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Non-Fiction Book Review - After Visiting Friends by Michael Hainey (2013)

By Edited Dec 8, 2014 0 0


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This month, our Book Club has chosen an interesting non-fiction piece which involves family secrets, an untimely death, a mystery, a memoir, and a journey of self-discovery.  Michael Hainey relates the incidents which led him to investigate the death of his father when Michael was only six years old. His book is entitled "After Visiting Friends," which is a cryptic title which will become clear later in the story.

Michael and his eight-year-old brother Chris were then raised alone by their mother who never spoke of the death of their father, Bob.  On the night that Bob died of a heart attack, his brother Dick was informed by the police of Bob’s death, and Dick, rather than Bob’s wife, Barbara, identified the body.  Both Bob and Dick were accomplished newspapermen, and had many acquaintances on the police force.


Chicago Tribune Building

                                                                 Chicago Tribune Building                                 

Thirty-five years later, Michael, also a newspaperman, began a quest to learn more about his father’s death, of which he knew very little, except that Bob died while walking home from his late shift at the Chicago Tribune.  At the time, Michael was still unmarried, but was seeing a girl, Brooke, who would later become his wife.

Michael knew that his father was a highly regarded newspaperman.  He was in charge of the city desk on the late shift that ended at 2 a.m. and all stories had to go through him.  Barbara, who also worked at the Tribune where they met, was one of the reporters at the horseshoe-shaped desk where they brought their stories to Bob.  The usual routine was to stop at a bar with his fellow workers before starting for home.


City News Desk

                                                                      City News Desk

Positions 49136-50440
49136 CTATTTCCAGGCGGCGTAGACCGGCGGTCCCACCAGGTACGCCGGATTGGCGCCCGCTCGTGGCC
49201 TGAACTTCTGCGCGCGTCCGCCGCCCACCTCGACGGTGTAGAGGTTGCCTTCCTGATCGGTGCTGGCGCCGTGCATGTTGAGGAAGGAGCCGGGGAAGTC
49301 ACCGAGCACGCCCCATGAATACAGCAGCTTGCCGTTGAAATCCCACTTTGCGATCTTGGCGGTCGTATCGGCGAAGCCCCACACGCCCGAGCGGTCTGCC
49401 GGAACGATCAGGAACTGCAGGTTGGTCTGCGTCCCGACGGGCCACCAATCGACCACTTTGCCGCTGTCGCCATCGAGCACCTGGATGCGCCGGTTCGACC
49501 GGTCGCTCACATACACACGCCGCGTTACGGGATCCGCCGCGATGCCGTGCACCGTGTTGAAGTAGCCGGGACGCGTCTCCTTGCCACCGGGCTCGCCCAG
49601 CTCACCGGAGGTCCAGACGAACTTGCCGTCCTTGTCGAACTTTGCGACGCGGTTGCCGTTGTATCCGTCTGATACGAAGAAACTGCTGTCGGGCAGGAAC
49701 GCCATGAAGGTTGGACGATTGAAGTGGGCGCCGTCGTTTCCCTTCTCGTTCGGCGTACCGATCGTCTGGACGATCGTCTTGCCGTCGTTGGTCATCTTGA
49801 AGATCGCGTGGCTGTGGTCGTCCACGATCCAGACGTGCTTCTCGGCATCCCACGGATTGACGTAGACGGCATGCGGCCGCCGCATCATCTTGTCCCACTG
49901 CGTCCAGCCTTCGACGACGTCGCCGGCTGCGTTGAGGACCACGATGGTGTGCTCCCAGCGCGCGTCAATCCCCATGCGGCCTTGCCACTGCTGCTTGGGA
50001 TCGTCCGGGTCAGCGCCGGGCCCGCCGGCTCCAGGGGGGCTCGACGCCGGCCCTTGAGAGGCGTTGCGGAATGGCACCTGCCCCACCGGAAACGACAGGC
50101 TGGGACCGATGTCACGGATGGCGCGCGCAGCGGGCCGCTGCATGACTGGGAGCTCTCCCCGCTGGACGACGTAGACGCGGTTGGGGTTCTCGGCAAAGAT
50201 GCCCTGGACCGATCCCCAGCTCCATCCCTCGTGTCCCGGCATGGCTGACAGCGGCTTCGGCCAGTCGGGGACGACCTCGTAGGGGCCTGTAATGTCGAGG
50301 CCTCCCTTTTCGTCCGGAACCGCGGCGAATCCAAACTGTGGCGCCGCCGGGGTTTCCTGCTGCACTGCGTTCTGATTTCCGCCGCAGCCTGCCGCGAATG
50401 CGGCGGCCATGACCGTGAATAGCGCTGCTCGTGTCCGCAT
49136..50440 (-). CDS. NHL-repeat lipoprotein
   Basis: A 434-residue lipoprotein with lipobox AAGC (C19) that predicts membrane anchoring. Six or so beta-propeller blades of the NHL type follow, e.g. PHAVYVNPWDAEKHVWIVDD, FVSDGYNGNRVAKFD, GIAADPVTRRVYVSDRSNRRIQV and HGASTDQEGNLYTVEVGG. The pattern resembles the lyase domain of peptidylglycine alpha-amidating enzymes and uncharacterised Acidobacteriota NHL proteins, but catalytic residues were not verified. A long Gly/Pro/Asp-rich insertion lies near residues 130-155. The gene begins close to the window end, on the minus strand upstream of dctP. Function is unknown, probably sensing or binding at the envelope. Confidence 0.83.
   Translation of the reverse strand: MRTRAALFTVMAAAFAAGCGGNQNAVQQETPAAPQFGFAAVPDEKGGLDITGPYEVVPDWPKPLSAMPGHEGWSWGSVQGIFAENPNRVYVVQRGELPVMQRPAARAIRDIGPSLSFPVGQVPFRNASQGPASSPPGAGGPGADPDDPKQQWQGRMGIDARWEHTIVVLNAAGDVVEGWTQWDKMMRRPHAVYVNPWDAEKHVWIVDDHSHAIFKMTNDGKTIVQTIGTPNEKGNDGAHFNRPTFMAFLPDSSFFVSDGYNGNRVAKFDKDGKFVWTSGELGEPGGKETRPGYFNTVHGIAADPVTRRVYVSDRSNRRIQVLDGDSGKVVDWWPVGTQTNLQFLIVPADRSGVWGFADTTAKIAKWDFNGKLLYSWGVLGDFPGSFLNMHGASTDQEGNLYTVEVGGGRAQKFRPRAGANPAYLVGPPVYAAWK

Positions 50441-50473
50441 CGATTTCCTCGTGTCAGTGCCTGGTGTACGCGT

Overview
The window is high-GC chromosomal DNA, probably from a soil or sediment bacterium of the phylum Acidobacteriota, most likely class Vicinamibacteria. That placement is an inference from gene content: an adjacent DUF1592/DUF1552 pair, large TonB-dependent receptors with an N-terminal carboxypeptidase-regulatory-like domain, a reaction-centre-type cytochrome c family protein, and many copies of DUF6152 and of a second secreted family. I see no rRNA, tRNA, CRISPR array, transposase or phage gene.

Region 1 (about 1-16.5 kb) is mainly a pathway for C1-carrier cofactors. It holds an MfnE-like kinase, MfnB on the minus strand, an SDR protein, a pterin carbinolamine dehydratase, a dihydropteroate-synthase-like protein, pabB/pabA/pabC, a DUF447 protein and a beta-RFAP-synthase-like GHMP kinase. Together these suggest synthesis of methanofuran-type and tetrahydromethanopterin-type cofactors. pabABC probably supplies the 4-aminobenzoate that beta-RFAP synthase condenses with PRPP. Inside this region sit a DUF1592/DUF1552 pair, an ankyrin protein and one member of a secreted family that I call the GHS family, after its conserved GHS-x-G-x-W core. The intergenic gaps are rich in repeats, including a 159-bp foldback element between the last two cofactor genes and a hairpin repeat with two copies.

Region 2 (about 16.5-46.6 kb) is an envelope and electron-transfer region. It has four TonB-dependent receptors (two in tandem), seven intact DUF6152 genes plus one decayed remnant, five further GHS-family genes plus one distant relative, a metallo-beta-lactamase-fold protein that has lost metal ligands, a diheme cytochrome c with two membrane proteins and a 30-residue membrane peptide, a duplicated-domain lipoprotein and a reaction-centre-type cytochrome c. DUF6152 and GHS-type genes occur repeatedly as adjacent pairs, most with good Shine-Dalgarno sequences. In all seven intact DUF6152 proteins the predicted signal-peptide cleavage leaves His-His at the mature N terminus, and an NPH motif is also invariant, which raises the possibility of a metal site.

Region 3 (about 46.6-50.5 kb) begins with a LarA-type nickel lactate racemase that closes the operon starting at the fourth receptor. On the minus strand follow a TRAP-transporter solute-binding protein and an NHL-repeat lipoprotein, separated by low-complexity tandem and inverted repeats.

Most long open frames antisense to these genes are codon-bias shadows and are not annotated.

In his search for the truth, Michael was given names of people who had known his father or worked with him.  It seemed to him that nobody wanted to talk about that night.  Michael was always pleased when someone would say “You look a lot like your father.”  One person said that Bob was walking home “after visiting friends,” a fact that had never been mentioned before.  In fact, the newspaper account gave no indication that Bob had varied from his usual routine of leaving work at 2 a.m. and walking home.

There seemed to be a code of silence among Bob’s friends who could not remember the facts about that night.  Piece by piece, Michael put together the meager events of that night, until one man told him the truth he had been seeking for his whole life.



 Michael was certain that his mother never knew exactly how Bob died.  She did not seem to want to know.  His dilemma now was to decide whether he should be the one to break the news to her.

It was easy for me to relate to this story which took place in the 60’s and 70’s and up to the present day.  It was not so easy to picture a fatherless boy trying to resurrect some memories of his dad from people who were uneasy with the topic.  I finished to book in two days, staying after each cliffhanger chapter to find out what was coming next.



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